Traffic Road Signs

As you navigate Italy's roads, you'll encounter a variety of traffic signs designed to guide and protect drivers. In line with other European Union countries, Italy utilizes international traffic sign conventions for ease of understanding.

These signs fall into five categories: warning, informational, mandatory, prohibitory, and priority. Despite the prevalence of standard signs, you may still come across some unique signs specific to Italy.

Alert Signs

  • General alert
  • Roundabout: yield to traffic already in the roundabout
  • Yield to traffic
  • Stop and yield

Round Red Signs: Forbidden

  • Do not enter (road closed to traffic)
  • Do not enter (wrong way)
  • Speed limit (in km/h)
  • Speed limit in case of fog (in km/h)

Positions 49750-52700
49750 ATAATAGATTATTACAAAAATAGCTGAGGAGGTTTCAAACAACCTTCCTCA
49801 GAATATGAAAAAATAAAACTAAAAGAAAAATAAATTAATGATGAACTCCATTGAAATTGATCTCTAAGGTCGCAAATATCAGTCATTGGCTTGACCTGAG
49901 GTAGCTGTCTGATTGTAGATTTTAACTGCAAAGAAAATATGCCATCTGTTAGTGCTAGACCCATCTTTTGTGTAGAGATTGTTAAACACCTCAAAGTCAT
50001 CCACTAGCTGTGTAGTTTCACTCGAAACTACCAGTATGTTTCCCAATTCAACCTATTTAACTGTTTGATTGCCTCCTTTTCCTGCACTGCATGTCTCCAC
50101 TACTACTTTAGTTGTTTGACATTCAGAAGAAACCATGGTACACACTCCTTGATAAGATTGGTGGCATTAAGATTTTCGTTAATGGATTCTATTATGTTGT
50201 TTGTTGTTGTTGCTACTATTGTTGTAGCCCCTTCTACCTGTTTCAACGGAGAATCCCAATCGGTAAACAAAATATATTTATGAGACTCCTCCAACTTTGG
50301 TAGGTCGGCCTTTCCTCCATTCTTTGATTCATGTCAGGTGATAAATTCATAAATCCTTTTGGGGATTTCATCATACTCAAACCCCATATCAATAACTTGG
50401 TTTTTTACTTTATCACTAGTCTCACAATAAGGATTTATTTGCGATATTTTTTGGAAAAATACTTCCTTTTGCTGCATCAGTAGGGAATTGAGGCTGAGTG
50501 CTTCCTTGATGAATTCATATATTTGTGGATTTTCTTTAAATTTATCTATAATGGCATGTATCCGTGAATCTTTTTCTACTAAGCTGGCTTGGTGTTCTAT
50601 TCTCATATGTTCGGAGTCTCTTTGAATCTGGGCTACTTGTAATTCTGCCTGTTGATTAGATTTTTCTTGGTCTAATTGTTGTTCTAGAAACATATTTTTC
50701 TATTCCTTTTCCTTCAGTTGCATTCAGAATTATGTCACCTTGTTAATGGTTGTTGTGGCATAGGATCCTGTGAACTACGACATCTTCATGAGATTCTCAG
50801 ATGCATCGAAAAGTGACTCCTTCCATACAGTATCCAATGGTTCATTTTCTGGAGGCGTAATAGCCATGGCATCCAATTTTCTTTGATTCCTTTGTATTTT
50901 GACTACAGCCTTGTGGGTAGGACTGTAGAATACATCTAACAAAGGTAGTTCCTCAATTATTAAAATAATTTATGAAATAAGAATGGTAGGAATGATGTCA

• End of speed limit; default limit applies afterward
  • No parking
  • No stopping
  • No horses and carriages allowed! (in some areas)

Advisory signs

  • One-way street
  • Direction of allowable travel
  • Roundabout
  • Parking

It’s also helpful to know essential words such as destra (right), sinistra (left), dritto (straight), uscita (exit), and pedaggio (toll) while driving in Italy. These words can be seen on road signs or mentioned by Italian drivers.

Driving Directions

Italy's roundabouts serve as a pivotal element in managing traffic flow, especially where multiple roads converge. Familiarity with roundabout etiquette is crucial: always drive on the right, yield to traffic from the left, and signal your exit to inform fellow drivers.

Yielding and Priority